The Duke of Cambridge has said there is “no choice but to succeed” when tackling the problem of climate change over the next 10 years.
In a Ted Talk recorded in the grounds of Windsor Castle, William praised humanity’s ability for problem-solving, adding he is determined to remain an optimist.
The future king gave the address under the canopy of an oak tree in the castle grounds, where royals have lived for more than 900 years.
He said: “Over my grandmother’s lifetime, the last 90 years or so, our impact has accelerated so fast that our climate, oceans, air, nature and all that depends on them are in peril.
“This oak has stood here for centuries but never has it faced a decade like this.
“We start this new decade knowing that it is the most consequential period in history. The science is irrefutable.
“If we do not act in this decade, the damage that we have done will be irreversible and the effects felt not just by future generations, but by all of us alive today.
“How can we hope to fix such massive, intractable problems? It may seem overwhelming, but it is possible.
“Humans have an extraordinary capacity to set goals and strive to achieve them.”
The Duke of Cambridge made the speech as part of the launch of Countdown, a global campaign to halve greenhouse gas emissions by 2030.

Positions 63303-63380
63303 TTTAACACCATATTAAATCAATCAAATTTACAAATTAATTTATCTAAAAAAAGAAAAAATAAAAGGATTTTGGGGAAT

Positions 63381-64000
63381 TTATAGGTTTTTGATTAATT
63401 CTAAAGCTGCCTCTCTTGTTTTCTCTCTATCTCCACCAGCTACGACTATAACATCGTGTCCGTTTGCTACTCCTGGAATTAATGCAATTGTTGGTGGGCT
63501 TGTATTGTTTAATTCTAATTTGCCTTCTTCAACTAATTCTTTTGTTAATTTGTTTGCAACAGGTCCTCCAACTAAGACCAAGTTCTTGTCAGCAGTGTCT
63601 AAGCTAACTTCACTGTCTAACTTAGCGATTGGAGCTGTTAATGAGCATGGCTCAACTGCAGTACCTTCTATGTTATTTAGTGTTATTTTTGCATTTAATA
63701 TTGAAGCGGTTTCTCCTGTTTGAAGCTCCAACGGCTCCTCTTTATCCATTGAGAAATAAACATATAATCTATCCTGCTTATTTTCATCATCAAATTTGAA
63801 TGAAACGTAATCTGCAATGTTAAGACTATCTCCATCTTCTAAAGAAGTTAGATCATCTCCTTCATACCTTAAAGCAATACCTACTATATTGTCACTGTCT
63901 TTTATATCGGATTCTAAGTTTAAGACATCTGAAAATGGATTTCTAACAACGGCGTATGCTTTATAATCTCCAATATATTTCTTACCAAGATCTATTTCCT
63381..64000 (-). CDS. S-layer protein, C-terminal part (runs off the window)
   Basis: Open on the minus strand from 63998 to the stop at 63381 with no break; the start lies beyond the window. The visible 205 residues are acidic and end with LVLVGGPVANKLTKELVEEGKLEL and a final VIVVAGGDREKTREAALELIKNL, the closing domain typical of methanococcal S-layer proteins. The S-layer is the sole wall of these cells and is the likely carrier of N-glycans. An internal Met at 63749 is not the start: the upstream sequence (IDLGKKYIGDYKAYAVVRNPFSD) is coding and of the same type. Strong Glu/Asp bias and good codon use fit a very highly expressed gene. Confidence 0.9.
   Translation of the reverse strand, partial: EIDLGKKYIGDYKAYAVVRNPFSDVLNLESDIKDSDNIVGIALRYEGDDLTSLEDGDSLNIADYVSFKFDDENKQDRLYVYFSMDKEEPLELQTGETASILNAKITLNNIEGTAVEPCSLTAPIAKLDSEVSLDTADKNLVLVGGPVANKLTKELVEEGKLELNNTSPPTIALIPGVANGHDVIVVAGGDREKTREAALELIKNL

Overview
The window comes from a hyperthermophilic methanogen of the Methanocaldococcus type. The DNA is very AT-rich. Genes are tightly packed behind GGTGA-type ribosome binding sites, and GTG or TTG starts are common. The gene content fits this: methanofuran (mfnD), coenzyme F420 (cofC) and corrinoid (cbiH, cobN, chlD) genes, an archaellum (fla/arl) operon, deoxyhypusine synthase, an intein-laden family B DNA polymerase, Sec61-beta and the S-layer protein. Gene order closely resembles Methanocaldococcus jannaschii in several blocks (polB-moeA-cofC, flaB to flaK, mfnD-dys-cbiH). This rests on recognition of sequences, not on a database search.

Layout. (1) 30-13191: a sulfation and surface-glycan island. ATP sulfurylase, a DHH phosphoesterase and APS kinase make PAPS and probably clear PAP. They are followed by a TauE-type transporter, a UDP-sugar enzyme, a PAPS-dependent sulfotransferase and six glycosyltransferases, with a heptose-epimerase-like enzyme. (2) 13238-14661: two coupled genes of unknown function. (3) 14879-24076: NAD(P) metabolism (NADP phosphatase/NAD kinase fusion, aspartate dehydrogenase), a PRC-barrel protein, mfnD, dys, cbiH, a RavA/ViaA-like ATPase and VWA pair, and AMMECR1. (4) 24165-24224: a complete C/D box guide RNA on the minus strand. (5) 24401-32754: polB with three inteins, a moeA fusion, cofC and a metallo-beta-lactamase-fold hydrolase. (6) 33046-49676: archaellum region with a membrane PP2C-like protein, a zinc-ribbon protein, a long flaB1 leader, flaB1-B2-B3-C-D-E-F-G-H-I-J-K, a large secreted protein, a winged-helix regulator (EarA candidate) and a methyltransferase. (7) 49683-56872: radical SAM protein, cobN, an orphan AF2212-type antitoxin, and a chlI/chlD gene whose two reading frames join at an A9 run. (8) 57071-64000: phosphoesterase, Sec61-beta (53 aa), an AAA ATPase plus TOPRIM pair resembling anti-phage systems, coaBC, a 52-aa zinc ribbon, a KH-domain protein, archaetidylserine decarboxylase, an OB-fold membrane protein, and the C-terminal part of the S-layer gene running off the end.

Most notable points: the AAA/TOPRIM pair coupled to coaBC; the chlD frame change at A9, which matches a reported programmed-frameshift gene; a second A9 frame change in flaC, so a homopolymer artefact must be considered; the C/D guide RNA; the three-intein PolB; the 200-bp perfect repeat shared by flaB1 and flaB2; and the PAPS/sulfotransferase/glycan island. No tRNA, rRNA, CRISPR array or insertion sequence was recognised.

Other speakers at the event included Pope Francis, Al Gore and Jane Fonda.
The talk comes after William launched an ambitious Nobel-style £50 million Earthshot Prize on Thursday.
The global competition aims to encourage the public, scientists, businesses and even cities to come up with ideas and technologies to “repair our planet” within 10 years.
William told the Ted Talk viewers he has long been inspired by US president John F Kennedy’s 1961 “moonshot mission” to get a man to the moon within a decade.
He said: “In taking that giant leap for mankind, the team behind the moonshot united millions of people around the world in awe that this crazy ambition wasn’t so crazy after all – and along the way it helped the invention of breathing equipment, CAT scanners and solar panels.
“But now, rather than a moonshot for this decade – we need “earthshots”.
“We must harness that same spirit of human ingenuity and purpose and turn it with laser-sharp focus and urgency on the most pressing challenge we have ever faced – repairing our planet.”
The Duke of Cambridge detailed five goals to complete within 10 years- protecting and restoring nature, cleaning the air, reviving the oceans, building a waste-free world and fixing the climate.
He said the global response to the Covid-19 pandemic was an example of what can be done when people in power act.
He said: “We’ve built hospitals overnight, repurposed factories, poured billions into the search for a vaccine and better treatments, and we’ve been inspired by heroes emerging in every community across the world.”
William concluded: “I’m determined to both start and end this decade as an optimist.
“Whilst our generation represents just a blip in the lifetime of these magnificent oaks, we have the power and potential to ensure that they, and all life on earth, thrive for another thousand years and more.
“But only if we now unleash the greatest talents of our generation to repair our planet. We have no choice but to succeed.”